Torch Ginger

National Geographic, Nov 1949

At Honolulu airport, a young woman packs the heads of torch ginger in cellophane preservers. The article stated that “its stalk grows 3-6 ft high,” sometimes towering over those handling them.

Rain On The Hibiscus


This week marks the first week since spring (I’m gonna say April) that we did not exceed 80 degrees here in central Texas. And that’s why our hibiscus flowers are still blooming a week into November. We had a rare and blessed rain today, and the flowers seemed to drink it up.



What Wearing Two Belts Feels Like

One word: exhilarating.

photo by Danny Lehman, "Then and Now"
photo by Danny Lehman, “Then and Now”

Perhaps I should have titled this Splendor in the Marigolds. I don’t think I’ve felt that level of pure bliss since the 1900s, if ever. Perhaps it’s the Nick Cannon tilt of his hat that’s got him smiling so.


Clearly they both like hats and grey vests.

Actually, the joyful prostrate man is a harvester in Bajio, Mexico in 1990, presumably done with a day’s marigold harvesting. As pretty as they look, the marigolds were solely used in chicken feed.

It’s true. Per, marigolds, as well as other plants that contain the pigment xanthophyll, are routinely added to commercial layer feed to artificially boost the color of egg yolks of the chickens eating the feed…According to a report from PoultryDVM, the entire Mexican marigold plant has been used to treat respiratory illnesses and eye issues- and feeding up to 3 grams of the dried petals to the chickens resulted in improved egg yolk color.

Now don’t go and discount egg yolk color. Do you think Neil Armstrong could have gotten to the moon if he hadn’t eaten bright yellow egg yolks for his last meal on Earth?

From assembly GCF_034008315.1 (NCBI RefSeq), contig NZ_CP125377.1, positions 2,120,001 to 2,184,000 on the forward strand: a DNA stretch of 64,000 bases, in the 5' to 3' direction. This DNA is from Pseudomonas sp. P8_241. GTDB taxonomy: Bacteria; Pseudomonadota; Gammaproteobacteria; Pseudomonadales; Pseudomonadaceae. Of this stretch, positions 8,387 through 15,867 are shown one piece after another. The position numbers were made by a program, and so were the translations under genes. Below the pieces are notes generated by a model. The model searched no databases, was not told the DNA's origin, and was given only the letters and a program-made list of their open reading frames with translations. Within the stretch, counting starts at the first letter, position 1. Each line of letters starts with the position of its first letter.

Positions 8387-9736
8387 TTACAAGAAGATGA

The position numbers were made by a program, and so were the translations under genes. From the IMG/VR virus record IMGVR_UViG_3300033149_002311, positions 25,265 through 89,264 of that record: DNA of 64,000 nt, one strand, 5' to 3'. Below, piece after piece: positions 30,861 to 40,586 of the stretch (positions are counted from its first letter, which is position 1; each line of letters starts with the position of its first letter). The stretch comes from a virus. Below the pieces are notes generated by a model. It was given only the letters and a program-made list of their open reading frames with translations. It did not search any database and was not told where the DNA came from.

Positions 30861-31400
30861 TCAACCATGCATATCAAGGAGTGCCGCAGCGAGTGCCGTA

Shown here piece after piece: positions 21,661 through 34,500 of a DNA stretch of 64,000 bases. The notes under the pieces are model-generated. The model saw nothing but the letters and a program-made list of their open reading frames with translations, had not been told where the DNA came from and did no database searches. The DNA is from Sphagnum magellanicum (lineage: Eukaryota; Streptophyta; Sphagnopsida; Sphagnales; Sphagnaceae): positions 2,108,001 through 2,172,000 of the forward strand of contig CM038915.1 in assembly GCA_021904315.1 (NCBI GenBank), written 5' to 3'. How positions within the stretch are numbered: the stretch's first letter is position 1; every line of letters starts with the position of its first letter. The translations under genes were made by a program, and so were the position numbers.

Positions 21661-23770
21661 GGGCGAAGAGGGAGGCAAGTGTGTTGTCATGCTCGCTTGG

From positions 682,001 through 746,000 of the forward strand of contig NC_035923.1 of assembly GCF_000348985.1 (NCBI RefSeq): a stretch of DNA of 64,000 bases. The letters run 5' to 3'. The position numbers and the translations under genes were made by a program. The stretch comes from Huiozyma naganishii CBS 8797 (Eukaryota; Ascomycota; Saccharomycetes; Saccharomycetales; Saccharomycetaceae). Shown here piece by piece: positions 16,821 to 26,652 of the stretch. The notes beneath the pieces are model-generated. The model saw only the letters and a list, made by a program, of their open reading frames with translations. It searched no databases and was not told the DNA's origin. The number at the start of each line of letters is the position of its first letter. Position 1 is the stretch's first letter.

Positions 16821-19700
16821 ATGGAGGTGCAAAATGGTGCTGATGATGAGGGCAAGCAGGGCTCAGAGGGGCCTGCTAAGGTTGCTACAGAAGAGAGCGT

Actually, that’s fried chicken and peaches. The Reddit image showed Armstrong having his “customary late dinner” in March of 1969, according to the caption of the TIME/Life photo. It was stated to be his last meal before the Apollo 11 mission. But it wasn’t his last meal before taking one small step for mankind.

It was steak and eggs–and he ate the meal (mid-left) with the rest of the crew members of the moon mission, not alone with a newspaper.

Oops! I appear to have gone off on a long rabbit trail. Sorry, readers!

Abierto, Cerrado





Looking at the hibiscus flowers this morning, I was reminded of the old Sesame Street sketch Abierto, Cerrado from the 1970s. What looks so shriveled and meh when it’s closed, becomes pink and gorgeous when it opens. I bet Maxwell the Dog has seen his share of hibiscus flowers. Eh, Max?

Homecoming Mum On Freckle-Faced Football Fan

Wearing mums to homecoming football games is huge tradition in Texas. Mums are expensive and heavy and attention-getting, and I recall hearing ones adorned with tiny metal footballs jangling on tassles as various nifty mum-recipients made their ways down the halls. Like these feathered-hair, Jean Nate-smelling girls in the mid 80s, brimming with prosperity and popularity.

And what if you didn’t have a mum to tote around from class to class ALL DAY LONG on that relentlessly endless Friday of the homecoming game? Well, look in the mirror. That absence of three feet of ribbon on your chest spells L-O-S-E-R. It’s how they separate the wheat from the chaff.

And don’t forget about the male accompaniment. This fellow is sporting the matching homecoming “garter,” just for boys. He’s pepper to her salt. Maybe that “M” is for mum?

And it’s still a big deal now, my friend, as you can see down below. What you CAN’T see is what they’re wearing underneath all that mumminess!

In the words of Men At Work, I’d have to say these silvery white mums are “overkill.” Ten dollars says they’ll have nacho cheese on them by the third quarter.

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